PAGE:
Date Published: July 18, 2011
Publisher: SAGE-Hindawi Access to Research
Author(s): Jacqueline M. Miller, Narcisa Mesaros, Marie Van Der Wielen, Yaela Baine.
Meningococcal diseases are serious threats to global health, and new vaccines specifically tailored to meet the age-related needs of various geographical areas are required. This paper focuses on the meningococcal conjugate vaccines developed by GSK Biologicals. Two combined conjugate vaccines were developed to help protect infants and young children in countries where the incidence of meningococcal serogroup C or serogroup C and Y disease is important: Hib-MenC-TT vaccine, which offers protection against Haemophilus influenzae type b and Neisseria meningitidis serogroup C diseases, is approved in several countries; and Hib-MenCY-TT vaccine, which adds N. meningitidis serogroup Y antigen, is currently in the final stages of development. Additionally, a tetravalent conjugate vaccine (MenACWY-TT) designed to help protect against four meningococcal serogroups is presently being evaluated for global use in all age groups. All of these vaccines were shown to be highly immunogenic and to have clinically acceptable safety profiles.
Invasive diseases caused by Neisseria meningitidis, of which meningitis and septicaemia are the most important, are serious threats to global health [1, 2]. Sporadic as well as endemic cases occur worldwide, and N. meningitidis is the only encapsulated bacterium known to cause large epidemics of bacterial meningitis [3, 4]. Notably, extensive meningococcal disease outbreaks comprising hundreds of thousands of cases occur cyclically in an area of Sub-Saharan Africa, also called the Meningitis Belt [5–8]. Overall, about 500,000 cases of meningococcal disease occur each year causing at least 50,000 deaths . Meningococcal meningitis has a case-fatality rate of 5% to 10% in industrialised countries, which can reach 20% in the developing world [10, 11]. In addition, 12% to 19% of survivors develop long-term neurological sequelae [3, 7, 12–14]. While the highest case-fatality rate is observed among persons older than 65 years and generally decreases with lower age , the risk of meningococcal disease is highest in infants and young children with a secondary peak in incidence during adolescence and young adulthood .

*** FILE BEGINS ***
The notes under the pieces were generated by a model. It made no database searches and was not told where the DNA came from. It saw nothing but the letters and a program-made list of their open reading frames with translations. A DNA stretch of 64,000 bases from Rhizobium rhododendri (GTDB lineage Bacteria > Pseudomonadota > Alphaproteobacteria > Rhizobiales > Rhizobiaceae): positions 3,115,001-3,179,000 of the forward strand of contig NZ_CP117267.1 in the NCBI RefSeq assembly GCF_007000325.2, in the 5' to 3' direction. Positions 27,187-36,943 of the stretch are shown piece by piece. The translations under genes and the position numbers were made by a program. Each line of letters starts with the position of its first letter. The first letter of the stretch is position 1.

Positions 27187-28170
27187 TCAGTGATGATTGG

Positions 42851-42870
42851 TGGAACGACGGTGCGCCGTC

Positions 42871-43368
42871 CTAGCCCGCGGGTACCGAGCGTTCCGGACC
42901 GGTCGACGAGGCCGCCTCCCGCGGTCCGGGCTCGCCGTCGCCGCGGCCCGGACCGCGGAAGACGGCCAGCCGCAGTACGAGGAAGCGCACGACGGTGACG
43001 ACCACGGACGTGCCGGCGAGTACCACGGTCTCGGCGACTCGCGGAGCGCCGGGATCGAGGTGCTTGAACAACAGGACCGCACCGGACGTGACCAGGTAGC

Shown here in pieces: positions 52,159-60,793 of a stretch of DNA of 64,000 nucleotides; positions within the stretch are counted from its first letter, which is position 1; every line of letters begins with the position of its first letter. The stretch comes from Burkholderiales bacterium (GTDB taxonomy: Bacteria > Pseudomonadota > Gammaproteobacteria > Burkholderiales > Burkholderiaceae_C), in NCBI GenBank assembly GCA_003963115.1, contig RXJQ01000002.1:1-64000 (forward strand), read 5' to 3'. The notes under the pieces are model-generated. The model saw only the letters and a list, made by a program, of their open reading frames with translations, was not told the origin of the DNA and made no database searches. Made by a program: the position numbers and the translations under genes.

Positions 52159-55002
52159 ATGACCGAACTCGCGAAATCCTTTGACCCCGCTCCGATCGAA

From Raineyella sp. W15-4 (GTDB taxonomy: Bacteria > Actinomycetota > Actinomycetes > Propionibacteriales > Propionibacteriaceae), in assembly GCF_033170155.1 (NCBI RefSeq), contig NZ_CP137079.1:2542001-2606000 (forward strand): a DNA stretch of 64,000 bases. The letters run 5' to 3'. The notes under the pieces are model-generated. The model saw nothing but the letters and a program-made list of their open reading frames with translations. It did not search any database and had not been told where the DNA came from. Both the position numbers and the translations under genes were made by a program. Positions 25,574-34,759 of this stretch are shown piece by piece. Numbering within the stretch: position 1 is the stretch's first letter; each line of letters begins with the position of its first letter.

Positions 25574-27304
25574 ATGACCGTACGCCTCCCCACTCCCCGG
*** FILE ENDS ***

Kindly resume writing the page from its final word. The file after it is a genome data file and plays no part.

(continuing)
The effectiveness of meningococcal vaccines is challenging to evaluate in prospective, randomised efficacy studies because the incidence of endemic meningococcal disease is low, and epidemics are difficult to predict. Therefore, efficacy is inferred from immunogenicity data via laboratory markers that can reliably predict clinical protection . The primary human defence to meningococcus is the activation of the complement system by antigen-specific antibodies resulting in bacterial lysis. Bactericidal assays measuring interactions of antibodies and human complement at the bacterial surface (hSBA) can be used to measure the functional activity of a tested serum against a given strain of meningococcus. Data generated in US military recruits suggested that an hSBA titre ≥1 : 4 correlated with protection against meningococcal serogroup C disease . After introduction of MenC conjugate vaccines in the UK another serological correlate of protection based on a serum bactericidal assay using rabbit complement (rSBA titre ≥1 : 8) became available using both prelicensure age-stratified seroprevalence and disease incidence data, and postlicensure efficacy estimates [52–54]. The seroprotective thresholds for MenC have been extended to serogroups A, W-135, and Y. Both assays are accepted by the WHO for the assessment of the immunogenicity of meningococcal vaccines  and both have been used in GSK’s clinical development depending on regional health authority requirements.